As a matter of hobbyist curiosity, I'm reading up on the life of Einstein and his arguments with the QM people at the moment, and the curious thing that jumps out at me is how much Einstein believed that GR was only a provisional theory, and that the 'true' description of the universe had to be a geometrical theory of continuous fields. Which led him to various configurations of Unified Field Theories, and increasing isolation from the quantum hackers who believed that reality had to be fundamentally discontinuous.

John Wheeler tried to push UFT with geometrodynamics and gave up.

Today, UFT has a sort of funky steampunk aura about it, like quaternions. If it weren't for GR still holding a place in cosmology, Einstein's whole geometrical approach would be considered clever and ambitious but fatally flawed, just as his UFT is.

So yes - why *does* it fit the data? It's not necessarily because it's a literally correct representation of reality. At best it must be an approximation, because about the only thing we know for sure about modern physics is that neither GR nor QFT can be 'true' in a final sense.

Re:Classical case of Arrogantitis Scientificus? (0, Redundant)

ceoyoyo (59147) | about 5 years ago | (#29484997)

fMRI is sensitive to changes in blood oxygen content brought about by variations in the way blood is routed through the brain in response to activity. If the salmon's heart isn't beating and it's gills aren't working blood routing isn't going to change and the oxygenation level might go down with some sort of residual function in the neurons but it won't go up and down in sync with a stimulus.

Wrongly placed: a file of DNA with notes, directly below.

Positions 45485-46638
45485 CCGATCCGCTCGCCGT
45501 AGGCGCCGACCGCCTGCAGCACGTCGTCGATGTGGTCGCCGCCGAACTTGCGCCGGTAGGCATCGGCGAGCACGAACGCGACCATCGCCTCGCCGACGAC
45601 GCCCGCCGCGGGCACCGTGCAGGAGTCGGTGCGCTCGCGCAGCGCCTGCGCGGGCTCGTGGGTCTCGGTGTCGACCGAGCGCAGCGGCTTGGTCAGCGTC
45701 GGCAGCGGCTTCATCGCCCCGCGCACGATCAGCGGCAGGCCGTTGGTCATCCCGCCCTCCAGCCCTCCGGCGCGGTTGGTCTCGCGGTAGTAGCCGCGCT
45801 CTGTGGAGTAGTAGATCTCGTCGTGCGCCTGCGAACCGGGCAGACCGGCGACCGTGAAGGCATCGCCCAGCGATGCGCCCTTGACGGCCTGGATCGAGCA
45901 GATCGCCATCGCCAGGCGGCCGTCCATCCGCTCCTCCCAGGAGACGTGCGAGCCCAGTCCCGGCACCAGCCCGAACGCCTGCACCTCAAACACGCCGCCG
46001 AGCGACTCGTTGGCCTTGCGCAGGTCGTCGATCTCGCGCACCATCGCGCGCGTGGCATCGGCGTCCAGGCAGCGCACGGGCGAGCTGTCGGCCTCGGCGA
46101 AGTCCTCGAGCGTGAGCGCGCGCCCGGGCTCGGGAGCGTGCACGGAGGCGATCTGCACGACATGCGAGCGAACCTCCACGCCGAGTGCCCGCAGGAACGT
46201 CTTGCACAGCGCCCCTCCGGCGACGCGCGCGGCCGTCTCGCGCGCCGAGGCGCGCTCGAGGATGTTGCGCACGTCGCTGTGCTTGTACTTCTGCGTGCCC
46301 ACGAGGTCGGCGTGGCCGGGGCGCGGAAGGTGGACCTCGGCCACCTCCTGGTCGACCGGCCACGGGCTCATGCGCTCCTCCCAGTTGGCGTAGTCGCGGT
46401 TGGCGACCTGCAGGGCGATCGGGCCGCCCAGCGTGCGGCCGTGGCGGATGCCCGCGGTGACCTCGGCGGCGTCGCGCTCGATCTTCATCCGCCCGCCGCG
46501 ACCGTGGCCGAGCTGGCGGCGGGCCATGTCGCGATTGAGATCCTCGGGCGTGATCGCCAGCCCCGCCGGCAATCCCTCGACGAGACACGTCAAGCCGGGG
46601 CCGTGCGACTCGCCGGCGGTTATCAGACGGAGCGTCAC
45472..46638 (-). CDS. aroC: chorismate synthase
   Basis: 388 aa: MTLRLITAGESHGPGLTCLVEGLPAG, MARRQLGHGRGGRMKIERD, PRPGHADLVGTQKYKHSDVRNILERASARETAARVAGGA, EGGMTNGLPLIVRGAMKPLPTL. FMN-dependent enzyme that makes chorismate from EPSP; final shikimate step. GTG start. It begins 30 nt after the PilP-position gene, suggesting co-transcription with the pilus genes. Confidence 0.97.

So they're quite right, finding fMRI activity in a dead fish brain is definitely ridiculous. They used the fish for laughs. A more standard subject for this kind of experiment would be a jar of agar or some Jell-O.

Re:Classical case of Arrogantitis Scientificus? (1)

fullfactorial (1338749) | about 5 years ago | (#29485039)

Has anyone even checked if a dead brain can still have flows of energy through its brain? I mean light patterns still reach the retinas, and can still trigger signals, depending on the state of the neurons there.

IANAN (neuroscientist), but I do know that fMRI measures the flow of blood [wikipedia.org] , not energy. I don't know exactly what happens as the brain dies, but it's possible that they just discovered that dying fish brains still have blood flow.

This could also be why these results have not been published. I agree that fMRI methodology is generally sloppy, but scanning a dead salmon is not the best way to prove it. A more convincing argument would be made by replicating prior research and finding ambiguities in those results.

Re:Classical case of Arrogantitis Scientificus? (1)

jimicus (737525) | about 5 years ago | (#29485073)

I mean light patterns still reach the retinas, and can still trigger signals, depending on the state of the neurons there. How long was that salmon dead?

At least a couple of days, I'd imagine, seeing as they bought it from the fish counter at the local supermarket.

Re:Classical case of Arrogantitis Scientificus? (4, Interesting)

Renraku (518261) | about 5 years ago | (#29485223)

The brain can still function when 'brain dead.' Think about it. Your entire brain doesn't die once you don't get enough oxygen for a few minutes, you just can't maintain the feedback loop called consciousness. Just because of that, doesn't mean the cells aren't still functioning. Since you're unconscious, though, you may as well be dead if you can never recover from it.

Consciousness is a rather circular loop in the brain. Minor damage to part of that loop can ensure that you never wake up, unless a path around that damage is formed, which may or may not happen. We've seen people wake up from comas after years, because their brain has formed pathways around the damage.